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First Presbyterian Church of San Diego

In my line of work, I see a lot of stained-glass windows depicting either scenes from the life of Christ or various Christian symbols. But until I ventured into the gothic wooden grandeur of First Presbyterian Church of San Diego and beheld the huge east transept window, I had never before seen a window showing Christ and the rich young man — the one who went away sad because Christ said to him, “Go, sell everything you have and give it to the poor, and you will have treasure in heaven.” In that window, the young man stands with one hand on his hip, his eyes following Christ’s gesture toward the ragged poor in the background. The symbol overhead is a cross and crown — signifying, suggested a friendly congregant, the need for the “rich young ruler” to be joined to Christ. The image is lovely, almost sumptuous, even as it points toward the plight of the destitute.

“Come back this afternoon,” said pastor Jerry Andrews when I spoke to him. “We feed the homeless here every Sunday. And every other Saturday, we have a food giveaway — that’s mostly for people in distress.” Many of them, I later learned, are low-income seniors living in the residential towers built by the downtown Catholic, Lutheran, and Presbyterian churches in the ’70s.

That was Sunday afternoon. Sunday evening, however, featured a different sort of program: the church’s annual Feast of Lights. “This year’s service will be in the form of Lessons & Carols,” read the brochure, “as is done traditionally at Cambridge in England. There will be three choirs, an orchestra of San Diego Symphony musicians...and the traditional living Nativity.” The extended stage was already in place, as was the manger setting where the infant Christ would be wrapped in swaddling clothes.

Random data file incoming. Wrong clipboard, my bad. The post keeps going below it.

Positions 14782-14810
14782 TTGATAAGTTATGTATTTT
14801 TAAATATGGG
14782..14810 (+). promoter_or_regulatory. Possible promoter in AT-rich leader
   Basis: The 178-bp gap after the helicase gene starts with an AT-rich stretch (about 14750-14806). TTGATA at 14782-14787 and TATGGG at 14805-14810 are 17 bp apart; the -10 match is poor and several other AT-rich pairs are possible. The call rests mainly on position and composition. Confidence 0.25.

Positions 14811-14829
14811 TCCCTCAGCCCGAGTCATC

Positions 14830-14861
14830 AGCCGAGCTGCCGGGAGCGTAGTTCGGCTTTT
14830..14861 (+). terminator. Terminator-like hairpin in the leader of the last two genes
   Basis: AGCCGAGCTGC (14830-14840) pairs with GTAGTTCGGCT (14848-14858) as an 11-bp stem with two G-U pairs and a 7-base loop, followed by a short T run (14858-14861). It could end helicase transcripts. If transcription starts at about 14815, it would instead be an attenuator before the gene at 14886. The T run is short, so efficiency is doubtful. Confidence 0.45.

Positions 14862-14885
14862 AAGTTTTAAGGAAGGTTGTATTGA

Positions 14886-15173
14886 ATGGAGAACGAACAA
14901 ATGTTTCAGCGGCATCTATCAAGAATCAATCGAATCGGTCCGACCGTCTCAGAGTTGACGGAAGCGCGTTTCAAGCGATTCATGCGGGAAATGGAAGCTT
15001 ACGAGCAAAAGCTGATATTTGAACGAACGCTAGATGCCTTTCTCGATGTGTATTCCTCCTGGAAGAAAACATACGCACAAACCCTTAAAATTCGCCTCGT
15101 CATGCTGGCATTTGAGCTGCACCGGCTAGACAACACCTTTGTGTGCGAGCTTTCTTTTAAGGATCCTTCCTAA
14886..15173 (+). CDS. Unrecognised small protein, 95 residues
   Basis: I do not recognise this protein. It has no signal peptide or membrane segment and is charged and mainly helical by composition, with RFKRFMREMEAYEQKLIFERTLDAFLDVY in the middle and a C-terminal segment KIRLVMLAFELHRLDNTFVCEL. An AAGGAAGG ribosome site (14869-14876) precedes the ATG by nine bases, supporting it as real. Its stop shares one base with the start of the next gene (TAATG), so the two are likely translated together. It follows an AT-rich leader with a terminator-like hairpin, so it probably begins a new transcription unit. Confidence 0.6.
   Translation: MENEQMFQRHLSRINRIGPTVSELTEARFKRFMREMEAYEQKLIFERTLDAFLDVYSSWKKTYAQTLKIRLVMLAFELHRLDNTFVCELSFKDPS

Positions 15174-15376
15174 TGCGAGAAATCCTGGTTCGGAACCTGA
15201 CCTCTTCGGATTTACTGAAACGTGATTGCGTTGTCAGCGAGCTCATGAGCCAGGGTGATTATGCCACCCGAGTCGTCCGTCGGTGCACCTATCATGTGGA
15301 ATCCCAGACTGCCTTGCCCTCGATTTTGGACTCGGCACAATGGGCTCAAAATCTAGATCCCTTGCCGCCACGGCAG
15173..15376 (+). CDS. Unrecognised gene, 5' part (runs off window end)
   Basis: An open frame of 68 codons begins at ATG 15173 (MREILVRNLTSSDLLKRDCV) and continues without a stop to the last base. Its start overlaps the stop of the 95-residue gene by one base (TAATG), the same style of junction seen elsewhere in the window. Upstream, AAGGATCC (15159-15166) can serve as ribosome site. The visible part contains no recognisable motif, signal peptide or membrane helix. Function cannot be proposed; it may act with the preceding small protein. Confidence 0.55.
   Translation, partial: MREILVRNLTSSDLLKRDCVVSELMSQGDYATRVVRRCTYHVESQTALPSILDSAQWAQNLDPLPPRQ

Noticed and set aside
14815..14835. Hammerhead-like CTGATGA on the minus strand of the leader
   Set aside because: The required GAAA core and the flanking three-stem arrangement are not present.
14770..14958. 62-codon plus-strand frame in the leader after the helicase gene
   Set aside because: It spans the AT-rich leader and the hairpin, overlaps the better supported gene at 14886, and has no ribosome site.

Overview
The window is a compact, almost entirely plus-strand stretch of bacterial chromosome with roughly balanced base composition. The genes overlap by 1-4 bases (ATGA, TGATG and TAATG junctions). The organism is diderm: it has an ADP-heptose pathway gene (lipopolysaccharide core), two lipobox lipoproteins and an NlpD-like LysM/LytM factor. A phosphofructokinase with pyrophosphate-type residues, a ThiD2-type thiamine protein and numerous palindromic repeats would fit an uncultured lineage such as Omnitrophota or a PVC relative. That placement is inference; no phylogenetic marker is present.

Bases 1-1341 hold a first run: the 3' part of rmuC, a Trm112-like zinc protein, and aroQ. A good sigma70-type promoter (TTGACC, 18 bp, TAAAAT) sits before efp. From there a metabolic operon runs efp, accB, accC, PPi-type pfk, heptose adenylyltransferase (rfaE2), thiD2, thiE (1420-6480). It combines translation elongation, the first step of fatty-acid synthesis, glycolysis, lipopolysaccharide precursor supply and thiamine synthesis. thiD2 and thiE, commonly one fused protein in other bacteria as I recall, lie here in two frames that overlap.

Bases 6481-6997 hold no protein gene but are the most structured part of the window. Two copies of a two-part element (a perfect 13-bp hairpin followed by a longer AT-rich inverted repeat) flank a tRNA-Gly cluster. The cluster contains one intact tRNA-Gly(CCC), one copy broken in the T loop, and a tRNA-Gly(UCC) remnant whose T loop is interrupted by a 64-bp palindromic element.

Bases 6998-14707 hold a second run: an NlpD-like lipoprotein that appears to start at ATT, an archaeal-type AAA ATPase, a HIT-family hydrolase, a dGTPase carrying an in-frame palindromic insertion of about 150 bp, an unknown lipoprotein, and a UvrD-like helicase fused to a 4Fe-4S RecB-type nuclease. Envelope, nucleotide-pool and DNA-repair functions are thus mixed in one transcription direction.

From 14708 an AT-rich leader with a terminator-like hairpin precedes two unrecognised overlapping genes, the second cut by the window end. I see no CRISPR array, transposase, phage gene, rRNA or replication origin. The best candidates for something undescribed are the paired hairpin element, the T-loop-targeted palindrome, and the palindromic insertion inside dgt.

(“Bring your neighbor,” urged Andrews during the announcements. “These people wonder why church is important to you...why you’ve invested your lives in these things, why these things sustain you in life. You haven’t talked to them about it, and that confuses them.”)

The extended stage was necessary because there wasn’t much room in the Sanctuary. A small portable pulpit held center stage; a much larger and more permanent version anchored stage right. But mostly, the space was filled with rising choir benches and fronted by an organ whose pipes crowded the walls above in layer upon gleaming silver layer. Benches and organ both got a proper workout; booming choruses gave way to gently twining duets, and Bach’s “Sleepers, Wake” at the outset became Dupre’s “Magnificat: Gloria” by the end. (My scribbled note on the latter: “organ goes crazy.”) “Come, thou long-expected Jesus...”

Sunday fell in the thick of Advent. Lighting three candles on the wreath, congregant Audrey Steidl noted that it was “a sign of the coming light of Christ. ‘Advent’ means ‘coming.’” The confession of sins asked forgiveness “for our false and fickle pursuit of happiness” amid the deafening “sounds of the season.” And the kids got shepherds, angels, sheep, and Lassie(!) on a felt display board before being sent to Sunday school.